Millstream Homestead

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CostsToiletsPicnic TablesNo PetsNo Playground
Millstream Homestead's shearer's kitchen

The Millstream Homestead was built in 1919 on the pastoral station established in the late 1800s.

The name comes from explorer Francis Thomas Gregory when he named Millstream Creek in 1861, noting it had enough water to operate a large mill.

A lease in 1865 started with sheep and the station continued with sheep for many years. The Cookson Brothers owned Millstream from 1912 until 1950 but was operated by others. Claude Irvine managed the station when Millstream Homestead was built and invited his grandson Les Gordon to become the manager in 1923.

Les Gordon lived and managed Millstream until he died, however, he purchased the property shortly before passing in 1950. His sons Doug and Stewart continued with the property until they sold it in 1964. Millstream was later bought by the Public Works Department.

From 1975, the homestead operated as a tavern and was updated with a new roof, suspended ceiling, and timber trusses were replaced with steel.

Millstream Homestead from outside
Photo from Google Street View

In the 1980s, the Millstream Homestead was taken over by CALM (Conservation And Land Management). CALM renovated the homestead and it now operates as the visitor centre for the Millstream Chichester National Park in Western Australia.

Unfortunately for us, the homestead was closed for renovations for its 100th anniversary. The shearer’s kitchen was still open for us to have a look through.

There are things to learn about the homestead, including outside of the homestead building. For example, follow the Homestead Trail to learn what life was like in the 1930s from the perspective of a 12-year-old boy at Millstream. The walk is an easy 750m return.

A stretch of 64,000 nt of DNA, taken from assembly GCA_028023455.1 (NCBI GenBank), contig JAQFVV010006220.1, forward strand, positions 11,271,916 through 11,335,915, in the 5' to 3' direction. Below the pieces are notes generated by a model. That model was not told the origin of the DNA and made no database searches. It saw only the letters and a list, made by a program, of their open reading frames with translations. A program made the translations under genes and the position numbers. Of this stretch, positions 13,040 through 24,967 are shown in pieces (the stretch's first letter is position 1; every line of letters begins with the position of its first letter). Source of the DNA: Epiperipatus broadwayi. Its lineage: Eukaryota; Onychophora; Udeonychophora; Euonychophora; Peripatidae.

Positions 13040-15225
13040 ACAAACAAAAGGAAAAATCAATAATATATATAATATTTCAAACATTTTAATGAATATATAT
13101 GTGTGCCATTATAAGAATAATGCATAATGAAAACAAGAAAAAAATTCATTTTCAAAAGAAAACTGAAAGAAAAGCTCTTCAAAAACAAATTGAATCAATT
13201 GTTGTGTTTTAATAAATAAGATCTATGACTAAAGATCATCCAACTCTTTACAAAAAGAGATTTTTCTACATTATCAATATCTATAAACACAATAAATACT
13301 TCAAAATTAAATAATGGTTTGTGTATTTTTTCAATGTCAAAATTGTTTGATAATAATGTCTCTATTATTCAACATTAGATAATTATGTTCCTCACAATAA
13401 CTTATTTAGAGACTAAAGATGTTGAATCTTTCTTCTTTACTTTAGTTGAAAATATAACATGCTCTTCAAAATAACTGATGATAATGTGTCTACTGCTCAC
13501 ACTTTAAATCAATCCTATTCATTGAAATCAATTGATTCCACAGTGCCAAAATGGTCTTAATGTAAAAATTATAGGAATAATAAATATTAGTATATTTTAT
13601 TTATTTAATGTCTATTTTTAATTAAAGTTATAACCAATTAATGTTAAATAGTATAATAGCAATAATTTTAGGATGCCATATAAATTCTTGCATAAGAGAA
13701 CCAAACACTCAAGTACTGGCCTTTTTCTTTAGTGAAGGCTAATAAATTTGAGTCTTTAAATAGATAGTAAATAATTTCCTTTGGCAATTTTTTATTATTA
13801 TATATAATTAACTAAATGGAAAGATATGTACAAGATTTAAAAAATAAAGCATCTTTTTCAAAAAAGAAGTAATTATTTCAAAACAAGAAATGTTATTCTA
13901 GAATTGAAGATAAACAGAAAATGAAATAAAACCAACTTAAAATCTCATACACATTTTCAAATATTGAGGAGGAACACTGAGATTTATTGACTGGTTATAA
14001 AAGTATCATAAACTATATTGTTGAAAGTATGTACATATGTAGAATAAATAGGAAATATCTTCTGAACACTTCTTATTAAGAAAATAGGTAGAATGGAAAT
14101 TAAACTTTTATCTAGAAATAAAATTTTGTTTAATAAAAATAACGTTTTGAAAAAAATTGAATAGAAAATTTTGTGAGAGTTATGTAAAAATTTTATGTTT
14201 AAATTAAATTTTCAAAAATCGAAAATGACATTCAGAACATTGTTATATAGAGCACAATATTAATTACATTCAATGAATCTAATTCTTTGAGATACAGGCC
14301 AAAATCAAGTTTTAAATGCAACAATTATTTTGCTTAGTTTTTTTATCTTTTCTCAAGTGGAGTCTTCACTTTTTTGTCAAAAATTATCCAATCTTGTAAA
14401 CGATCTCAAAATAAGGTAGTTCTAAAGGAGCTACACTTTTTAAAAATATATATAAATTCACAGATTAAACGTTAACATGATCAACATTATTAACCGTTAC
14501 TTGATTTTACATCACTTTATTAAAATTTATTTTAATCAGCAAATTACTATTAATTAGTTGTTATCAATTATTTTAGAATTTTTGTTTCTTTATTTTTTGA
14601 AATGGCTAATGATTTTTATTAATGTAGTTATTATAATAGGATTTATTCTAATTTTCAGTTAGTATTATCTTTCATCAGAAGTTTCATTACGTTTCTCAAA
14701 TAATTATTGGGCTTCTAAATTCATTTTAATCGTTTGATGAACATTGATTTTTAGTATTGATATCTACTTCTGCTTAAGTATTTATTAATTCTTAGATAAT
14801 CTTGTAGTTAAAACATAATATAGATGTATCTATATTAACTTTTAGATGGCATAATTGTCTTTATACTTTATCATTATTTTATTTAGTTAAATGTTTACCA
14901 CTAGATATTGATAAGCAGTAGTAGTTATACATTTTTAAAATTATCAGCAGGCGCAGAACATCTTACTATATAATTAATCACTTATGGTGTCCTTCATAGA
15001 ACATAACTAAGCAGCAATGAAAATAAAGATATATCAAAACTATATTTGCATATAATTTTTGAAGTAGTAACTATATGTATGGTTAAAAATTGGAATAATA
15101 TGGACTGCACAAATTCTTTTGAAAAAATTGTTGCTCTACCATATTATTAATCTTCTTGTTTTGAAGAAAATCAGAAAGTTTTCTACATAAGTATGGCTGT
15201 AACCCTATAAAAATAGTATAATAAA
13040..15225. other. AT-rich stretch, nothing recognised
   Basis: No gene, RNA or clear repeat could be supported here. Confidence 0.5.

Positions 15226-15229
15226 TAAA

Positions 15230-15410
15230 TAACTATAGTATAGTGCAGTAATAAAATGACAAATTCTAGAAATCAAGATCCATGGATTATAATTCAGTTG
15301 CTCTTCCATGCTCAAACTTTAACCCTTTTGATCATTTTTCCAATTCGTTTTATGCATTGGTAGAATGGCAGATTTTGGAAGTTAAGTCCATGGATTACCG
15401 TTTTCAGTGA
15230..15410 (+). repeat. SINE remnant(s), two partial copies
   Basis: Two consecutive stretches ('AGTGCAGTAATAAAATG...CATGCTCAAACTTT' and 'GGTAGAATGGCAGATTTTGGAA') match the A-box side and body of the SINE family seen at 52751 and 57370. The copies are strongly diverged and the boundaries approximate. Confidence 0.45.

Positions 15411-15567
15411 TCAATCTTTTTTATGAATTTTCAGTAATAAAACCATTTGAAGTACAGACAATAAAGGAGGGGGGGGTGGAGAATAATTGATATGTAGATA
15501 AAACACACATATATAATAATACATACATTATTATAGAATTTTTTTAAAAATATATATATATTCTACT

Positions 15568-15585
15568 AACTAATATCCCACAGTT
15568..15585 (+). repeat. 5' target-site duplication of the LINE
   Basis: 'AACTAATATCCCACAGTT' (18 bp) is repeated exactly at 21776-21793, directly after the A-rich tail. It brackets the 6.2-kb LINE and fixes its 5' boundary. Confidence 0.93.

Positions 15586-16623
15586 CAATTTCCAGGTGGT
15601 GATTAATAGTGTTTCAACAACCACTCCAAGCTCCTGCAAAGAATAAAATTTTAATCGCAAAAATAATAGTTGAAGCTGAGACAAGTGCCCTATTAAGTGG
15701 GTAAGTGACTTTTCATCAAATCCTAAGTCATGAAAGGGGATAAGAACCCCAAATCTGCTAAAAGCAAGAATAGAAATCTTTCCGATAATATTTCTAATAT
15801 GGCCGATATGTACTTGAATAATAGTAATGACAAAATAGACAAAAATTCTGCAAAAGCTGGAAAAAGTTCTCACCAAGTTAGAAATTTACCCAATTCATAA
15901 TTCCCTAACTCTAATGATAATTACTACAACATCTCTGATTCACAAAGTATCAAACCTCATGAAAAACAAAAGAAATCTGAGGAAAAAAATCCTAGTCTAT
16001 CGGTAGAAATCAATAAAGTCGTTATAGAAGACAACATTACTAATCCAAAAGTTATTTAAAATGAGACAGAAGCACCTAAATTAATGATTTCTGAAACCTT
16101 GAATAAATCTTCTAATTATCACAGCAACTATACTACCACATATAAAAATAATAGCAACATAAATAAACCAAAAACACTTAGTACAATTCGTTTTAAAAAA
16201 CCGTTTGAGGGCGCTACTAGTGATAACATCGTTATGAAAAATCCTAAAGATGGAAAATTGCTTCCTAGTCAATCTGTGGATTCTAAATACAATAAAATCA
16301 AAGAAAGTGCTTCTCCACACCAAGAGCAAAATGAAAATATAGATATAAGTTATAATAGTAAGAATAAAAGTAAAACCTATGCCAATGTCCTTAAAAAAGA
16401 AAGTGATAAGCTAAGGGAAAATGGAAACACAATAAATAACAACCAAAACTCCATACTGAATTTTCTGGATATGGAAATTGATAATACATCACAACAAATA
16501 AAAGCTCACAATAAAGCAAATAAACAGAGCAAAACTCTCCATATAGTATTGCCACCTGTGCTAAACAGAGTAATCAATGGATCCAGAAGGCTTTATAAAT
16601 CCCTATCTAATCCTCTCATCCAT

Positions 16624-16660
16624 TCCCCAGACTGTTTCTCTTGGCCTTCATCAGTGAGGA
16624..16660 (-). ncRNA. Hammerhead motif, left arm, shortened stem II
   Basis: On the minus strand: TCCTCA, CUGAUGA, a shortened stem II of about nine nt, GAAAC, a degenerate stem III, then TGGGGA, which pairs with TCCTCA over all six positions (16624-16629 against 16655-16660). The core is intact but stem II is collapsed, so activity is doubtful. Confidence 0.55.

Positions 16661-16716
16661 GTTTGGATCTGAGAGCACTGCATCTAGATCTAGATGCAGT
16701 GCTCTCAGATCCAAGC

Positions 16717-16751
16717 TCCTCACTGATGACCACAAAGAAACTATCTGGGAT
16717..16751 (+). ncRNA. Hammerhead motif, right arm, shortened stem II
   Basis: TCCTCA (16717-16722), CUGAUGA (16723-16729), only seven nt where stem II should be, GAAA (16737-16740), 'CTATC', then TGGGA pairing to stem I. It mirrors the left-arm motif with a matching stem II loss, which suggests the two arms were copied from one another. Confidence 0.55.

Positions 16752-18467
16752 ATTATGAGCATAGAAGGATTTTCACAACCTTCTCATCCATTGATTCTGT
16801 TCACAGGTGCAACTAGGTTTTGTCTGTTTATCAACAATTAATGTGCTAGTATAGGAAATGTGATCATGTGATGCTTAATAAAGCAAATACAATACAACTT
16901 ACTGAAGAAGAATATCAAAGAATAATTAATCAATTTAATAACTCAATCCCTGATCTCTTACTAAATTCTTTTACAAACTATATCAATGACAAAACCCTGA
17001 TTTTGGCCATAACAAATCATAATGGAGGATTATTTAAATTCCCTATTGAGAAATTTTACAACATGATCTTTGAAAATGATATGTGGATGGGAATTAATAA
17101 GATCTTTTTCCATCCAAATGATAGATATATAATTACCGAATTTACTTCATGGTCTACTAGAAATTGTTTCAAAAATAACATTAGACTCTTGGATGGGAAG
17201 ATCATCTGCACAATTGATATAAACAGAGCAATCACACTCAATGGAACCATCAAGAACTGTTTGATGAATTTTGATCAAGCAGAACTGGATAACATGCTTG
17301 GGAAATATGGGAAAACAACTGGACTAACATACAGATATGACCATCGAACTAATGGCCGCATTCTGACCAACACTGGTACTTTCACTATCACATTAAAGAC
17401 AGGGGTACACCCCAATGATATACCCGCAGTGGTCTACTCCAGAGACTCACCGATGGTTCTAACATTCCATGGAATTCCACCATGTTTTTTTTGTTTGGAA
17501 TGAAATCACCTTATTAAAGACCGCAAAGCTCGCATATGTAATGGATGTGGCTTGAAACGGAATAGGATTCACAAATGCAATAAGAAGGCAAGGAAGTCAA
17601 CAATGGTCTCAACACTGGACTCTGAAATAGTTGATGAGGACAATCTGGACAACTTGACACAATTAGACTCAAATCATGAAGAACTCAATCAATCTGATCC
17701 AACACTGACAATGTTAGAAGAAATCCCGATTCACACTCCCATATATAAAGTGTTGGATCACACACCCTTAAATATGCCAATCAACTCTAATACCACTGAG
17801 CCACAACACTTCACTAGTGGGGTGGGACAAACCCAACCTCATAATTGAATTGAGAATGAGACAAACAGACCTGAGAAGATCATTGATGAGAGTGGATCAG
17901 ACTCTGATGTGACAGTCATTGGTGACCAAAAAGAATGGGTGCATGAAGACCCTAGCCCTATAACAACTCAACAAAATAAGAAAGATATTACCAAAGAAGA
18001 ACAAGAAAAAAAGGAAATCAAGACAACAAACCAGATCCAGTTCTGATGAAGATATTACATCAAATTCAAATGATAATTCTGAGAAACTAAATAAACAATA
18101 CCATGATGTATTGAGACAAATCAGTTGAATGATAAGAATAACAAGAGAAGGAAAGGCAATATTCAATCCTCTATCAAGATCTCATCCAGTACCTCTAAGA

The Murlamunyjunha Trail leads from the Homestead to the Crossing Pool and the Fortescue River. It is a moderate 6km return walk taking about 2 hours. The last part to and from Crossing Pool is typically closed between November and April during the wet season.

To get there:

Brown sign for Homestead, 6.5km

From Karratha, head to the highway and turn right (west). Follow North-West Coastal Hwy for 9km from De Witt Rd (or 300m if coming out along Madigan Rd) and turn left into Warlu Rd. Follow Warlu Rd for 88km and continue straight ahead (passing a brown sign to Python Pools) for another 20km on Roebourne-Wittenoom Rd. Turn right into Millstream Rd and follow for about 14.5km and turn right into the entrance of Millstream Chichester National Park. The entrance station where you can pay for permits is 200m or so on the left.

From Python Pool (see Python Pool for directions from Roebourne), head out the track and turn right onto Roebourne-Wittenoon Rd. Follow Roebourne-Wittenoon Rd for 18km to a T intersection. Turn left to continue on Roebourne-Wittenoon Rd for another 20km on Roebourne-Wittenoom Rd. Turn right into Millstream Rd and follow for about 14.5km and turn right into the entrance of Millstream Chichester National Park. The entrance station where you can pay for permits is 200m or so on the left.

From the entrance station, continue straight on for another 6.5km or so to reach the parking area to access Millstream Homestead.

Cost:Park Permit

Hours:Mon-Sun 8am-4pm

Toilets:Toilets

Tables/Seating:Picnic Tables

Pets:No

Playground:No


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